Of course, Wojo is smart enough not to do it directly, and his purpose is merely to evoke a reader's chuckle, but I do not think the close proximity of "Cook" and "tool" is a coincidence.
...That’s the newsy impact of the draft, no matter how stridently people will debate Rudock, or why Michigan State’s Connor Cook dropped to the fourth round.
To follow my hardware analogy, follow the trend. The common theme in Quinn’s draft is that he prefers durable, multi-purpose tools, as long as they’re not tools in the negative sense.
There is a lengthy article about Connor Cook. I thought he was a very good college QB, but it seems his personality is going to cost him dearly.
One person says
“There’s just something put-offish about him,” an offensive coordinator for a third team said. “It appears to me – I could be dead wrong – but he’d be a guy that, when he got in the locker room, they’d try to eat him up and spit him out.”
[Ed-S: Bumped from diaries]
Who needs a football fix? Every year I like to size up the relevant QB competition to Michigan in an effort to convince myself that we’ll go undefeated. Please see the following links for the ghosts of seasons past as well as an overview of the general thought processes behind these projections (2010, 2013, 2014). I was unable to post diaries for 2011 and 2012. This exercise is pretty hit and miss but its fun so let’s get to it.
I don’t actually expect anyone to click through to all those links so here’s a summary of the foundational ideas I’ve developed over the years:
1. As far as I’m concerned, the feel good year end rating for a QB is about 140. It’s a tough standard but that’s what the subjective good looks like. Great starts setting in above 145.
2. I treat player skill as a ratcheting riding-a-bike type thing. You don’t just forget what you once “knew” When performance recedes, its because of other factors outside of skill. Therefore, performance must be parsed in order to not over assign skill to a given performance.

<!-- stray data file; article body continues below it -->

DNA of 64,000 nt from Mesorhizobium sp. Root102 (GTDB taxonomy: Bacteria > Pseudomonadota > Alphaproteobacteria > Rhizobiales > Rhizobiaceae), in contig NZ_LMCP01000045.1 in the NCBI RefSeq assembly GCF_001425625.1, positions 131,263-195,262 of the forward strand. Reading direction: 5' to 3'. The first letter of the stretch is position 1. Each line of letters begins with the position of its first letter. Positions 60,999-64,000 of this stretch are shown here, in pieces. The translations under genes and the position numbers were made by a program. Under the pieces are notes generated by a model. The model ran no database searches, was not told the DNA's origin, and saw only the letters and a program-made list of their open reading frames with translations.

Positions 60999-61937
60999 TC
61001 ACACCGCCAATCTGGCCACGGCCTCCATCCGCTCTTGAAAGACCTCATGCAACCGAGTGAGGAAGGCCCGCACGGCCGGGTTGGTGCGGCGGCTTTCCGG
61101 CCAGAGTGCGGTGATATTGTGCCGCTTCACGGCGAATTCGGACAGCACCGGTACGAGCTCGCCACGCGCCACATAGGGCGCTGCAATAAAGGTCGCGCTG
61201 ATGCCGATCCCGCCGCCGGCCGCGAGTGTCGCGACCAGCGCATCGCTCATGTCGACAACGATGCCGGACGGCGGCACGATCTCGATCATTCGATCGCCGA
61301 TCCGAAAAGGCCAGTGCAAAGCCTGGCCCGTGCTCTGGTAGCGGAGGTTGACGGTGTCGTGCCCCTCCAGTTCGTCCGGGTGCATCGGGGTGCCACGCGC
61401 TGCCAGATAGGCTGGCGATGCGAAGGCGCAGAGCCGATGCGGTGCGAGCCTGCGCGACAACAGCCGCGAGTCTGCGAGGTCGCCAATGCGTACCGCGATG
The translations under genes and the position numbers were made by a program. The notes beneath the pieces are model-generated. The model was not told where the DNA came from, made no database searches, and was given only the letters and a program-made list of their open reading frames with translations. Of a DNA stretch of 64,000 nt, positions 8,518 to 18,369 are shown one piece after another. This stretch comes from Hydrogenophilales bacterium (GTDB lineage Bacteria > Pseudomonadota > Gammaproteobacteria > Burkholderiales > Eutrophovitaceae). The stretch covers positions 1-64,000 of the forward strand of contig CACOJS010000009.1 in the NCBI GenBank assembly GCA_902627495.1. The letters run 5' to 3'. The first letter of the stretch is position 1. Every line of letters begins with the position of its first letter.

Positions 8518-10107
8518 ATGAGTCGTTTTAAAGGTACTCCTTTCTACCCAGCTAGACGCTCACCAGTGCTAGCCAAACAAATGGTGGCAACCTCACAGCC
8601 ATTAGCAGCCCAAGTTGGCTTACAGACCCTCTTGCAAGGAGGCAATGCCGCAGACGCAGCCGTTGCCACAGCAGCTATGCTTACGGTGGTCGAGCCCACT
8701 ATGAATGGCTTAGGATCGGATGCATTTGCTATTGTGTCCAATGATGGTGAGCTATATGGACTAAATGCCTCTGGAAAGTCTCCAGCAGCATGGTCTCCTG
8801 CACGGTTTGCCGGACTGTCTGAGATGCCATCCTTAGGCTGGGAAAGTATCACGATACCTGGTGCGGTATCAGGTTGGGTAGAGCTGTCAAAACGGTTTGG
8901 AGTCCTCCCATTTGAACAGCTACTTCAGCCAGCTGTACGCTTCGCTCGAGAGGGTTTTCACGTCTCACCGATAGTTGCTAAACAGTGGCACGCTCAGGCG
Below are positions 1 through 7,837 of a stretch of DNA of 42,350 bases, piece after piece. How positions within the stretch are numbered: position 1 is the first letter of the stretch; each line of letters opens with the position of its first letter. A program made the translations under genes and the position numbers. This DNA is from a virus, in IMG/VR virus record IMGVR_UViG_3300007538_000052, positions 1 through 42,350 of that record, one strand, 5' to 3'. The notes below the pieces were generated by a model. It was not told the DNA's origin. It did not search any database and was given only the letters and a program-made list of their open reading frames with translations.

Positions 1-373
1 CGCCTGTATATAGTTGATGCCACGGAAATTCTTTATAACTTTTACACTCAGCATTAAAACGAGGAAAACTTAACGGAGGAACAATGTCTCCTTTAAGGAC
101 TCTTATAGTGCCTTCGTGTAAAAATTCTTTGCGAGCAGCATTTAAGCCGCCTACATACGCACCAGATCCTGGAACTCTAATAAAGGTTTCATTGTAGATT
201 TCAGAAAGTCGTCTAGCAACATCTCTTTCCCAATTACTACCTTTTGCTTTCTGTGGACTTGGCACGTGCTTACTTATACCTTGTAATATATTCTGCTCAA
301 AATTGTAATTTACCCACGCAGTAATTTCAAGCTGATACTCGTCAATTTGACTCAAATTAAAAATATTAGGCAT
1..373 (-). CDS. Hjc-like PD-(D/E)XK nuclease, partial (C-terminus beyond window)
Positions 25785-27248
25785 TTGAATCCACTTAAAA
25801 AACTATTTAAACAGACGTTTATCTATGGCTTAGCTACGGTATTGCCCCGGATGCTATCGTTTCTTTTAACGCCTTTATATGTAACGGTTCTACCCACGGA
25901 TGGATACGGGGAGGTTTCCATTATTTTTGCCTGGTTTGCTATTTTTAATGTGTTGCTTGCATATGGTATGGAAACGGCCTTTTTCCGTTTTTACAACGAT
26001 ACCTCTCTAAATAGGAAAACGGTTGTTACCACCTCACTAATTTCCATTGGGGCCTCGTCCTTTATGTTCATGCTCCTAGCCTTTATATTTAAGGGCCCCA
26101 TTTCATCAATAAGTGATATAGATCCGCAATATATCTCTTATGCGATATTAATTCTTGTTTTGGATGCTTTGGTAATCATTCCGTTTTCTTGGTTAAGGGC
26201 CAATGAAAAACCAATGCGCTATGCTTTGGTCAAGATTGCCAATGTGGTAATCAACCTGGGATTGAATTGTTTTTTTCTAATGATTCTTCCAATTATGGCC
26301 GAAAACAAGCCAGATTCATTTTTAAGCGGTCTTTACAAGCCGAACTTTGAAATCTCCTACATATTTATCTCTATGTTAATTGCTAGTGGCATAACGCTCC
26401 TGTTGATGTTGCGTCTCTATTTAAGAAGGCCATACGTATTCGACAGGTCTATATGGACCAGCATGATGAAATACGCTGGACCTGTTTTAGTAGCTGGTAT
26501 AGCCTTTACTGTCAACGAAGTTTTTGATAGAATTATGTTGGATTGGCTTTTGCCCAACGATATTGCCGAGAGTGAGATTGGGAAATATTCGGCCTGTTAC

3. I strive for an accuracy of +/- 4 points in passer rating. I.e. 131 vs. 135 and 135 vs. 139 are acceptable but 131 vs. 139 is a miss. Below 130 is bad and if I put you in that category and you score at or below 130, I claim a hit.
4. Barring injury, if I pick the wrong starter the a priori assessment carries over to the replacement. More on this later.
5. I use Bill Connolly's RB Rating system to guide my commentary regarding specific players. I had developed a version but, the data streams I needed dried up and his method accounts for most of the factors I did so its good enough for me.
[Hit the Jump for a post-mortem of 2014 QBs]
I figure I should get this in now before the annual Brian Cook killer content tsunami hits next week (so stoked). This is an exercise if have done publically twice now (2010, 2013) and its turning out to be a worthwhile thing to do. I think last years results are about as good as can be expected and suspect that it will be difficult to match them again. That’s not going to stop me from trying though.
Here are a few process/assessment notes to help you judge where I’m coming from on these. As with all fortune tellers I try to give myself as much wiggle room as I think I need. I think I can generally get the tier correct even if the number is off somewhat.
- Getting within 4 points of the actual value is good enough for me to call it a bingo. In essence I'm claiming an error of +/- 4 rating points. That’s kinds of a wide berth but I think seeking for more accuracy than that is a fool’s errand.
- In cases were I see the potential for high variation, I post a range (sometimes narrow, sometimes wide). This is partially to help me list the guys in the order I think they'll land and partially to maximize my opportunity to be right. If the actual result goes through the window I claim it as “on the money”, otherwise I use the closest goal post to conduct the assessment. This is about identifying potential and likely threats.
- I try to be as positive as I can about these assessments. It is my nature to be optimistic and look for the ways good outcomes might manifest. If the stated range is below or contains 130, that's my polite way of saying that I think the player might post a poor performance. I'm not going to predict a dude is going to suck because that's a shitty thing to do. If the predicted range is below/contains 130 and the player end up below that, I count it as a bingo: I thought he would struggle and he did.
- If the player listed gets beat out for the starting gig, the assessment transfers to the new player. I try to figure out either who I think should be the starter or who will be. If I get that wrong then so be it and bad on me for not teasing it out. Plus, it should avoidable by waiting to post closer to the season.